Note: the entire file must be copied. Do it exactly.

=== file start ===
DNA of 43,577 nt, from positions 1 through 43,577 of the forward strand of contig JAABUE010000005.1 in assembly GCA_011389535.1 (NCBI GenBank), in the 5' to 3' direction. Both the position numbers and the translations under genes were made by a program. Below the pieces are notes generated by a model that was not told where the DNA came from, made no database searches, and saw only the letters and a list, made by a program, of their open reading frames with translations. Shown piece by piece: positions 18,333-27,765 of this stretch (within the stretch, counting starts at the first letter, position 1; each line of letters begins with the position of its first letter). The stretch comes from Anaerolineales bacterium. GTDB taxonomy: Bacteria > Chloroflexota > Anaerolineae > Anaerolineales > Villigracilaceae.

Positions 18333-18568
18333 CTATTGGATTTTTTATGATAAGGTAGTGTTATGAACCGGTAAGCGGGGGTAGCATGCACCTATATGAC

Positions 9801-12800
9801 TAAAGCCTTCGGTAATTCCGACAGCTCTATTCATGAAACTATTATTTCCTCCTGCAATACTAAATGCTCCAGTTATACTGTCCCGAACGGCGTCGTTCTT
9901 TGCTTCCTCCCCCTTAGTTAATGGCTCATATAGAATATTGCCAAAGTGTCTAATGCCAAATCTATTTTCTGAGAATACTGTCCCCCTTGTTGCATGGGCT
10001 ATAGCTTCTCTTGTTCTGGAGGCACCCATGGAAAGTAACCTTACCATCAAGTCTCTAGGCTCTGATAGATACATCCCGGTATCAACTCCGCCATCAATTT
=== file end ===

DNA of 43,577 nt, from positions 1 through 43,577 of the forward strand of contig JAABUE010000005.1 in assembly GCA_011389535.1 (NCBI GenBank), in the 5' to 3' direction. Both the position numbers and the translations under genes were made by a program. Below the pieces are notes generated by a model that was not told where the DNA came from, made no database searches, and saw only the letters and a list, made by a program, of their open reading frames with translations. Shown piece by piece: positions 18,333-27,765 of this stretch (within the stretch, counting starts at the first letter, position 1; each line of letters begins with the position of its first letter). The stretch comes from Anaerolineales bacterium. GTDB taxonomy: Bacteria > Chloroflexota > Anaerolineae > Anaerolineales > Villigracilaceae.

Positions 18333-18568
18333 CTATTGGATTTTTTATGATAAGGTAGTGTTATGAACCGGTAAGCGGGGGTAGCATGCACCTATATGAC

Positions 9801-12800
9801 TAAAGCCTTCGGTAATTCCGACAGCTCTATTCATGAAACTATTATTTCCTCCTGCAATACTAAATGCTCCAGTTATACTGTCCCGAACGGCGTCGTTCTT
9901 TGCTTCCTCCCCCTTAGTTAATGGCTCATATAGAATATTGCCAAAGTGTCTAATGCCAAATCTATTTTCTGAGAATACTGTCCCCCTTGTTGCATGGGCT
10001 ATAGCTTCTCTTGTTCTGGAGGCACCCATGGAAAGTAACCTTACCATCAAGTCTCTAGGCTCTGATAGATACATCCCGGTATCAACTCCGCCATCAATTT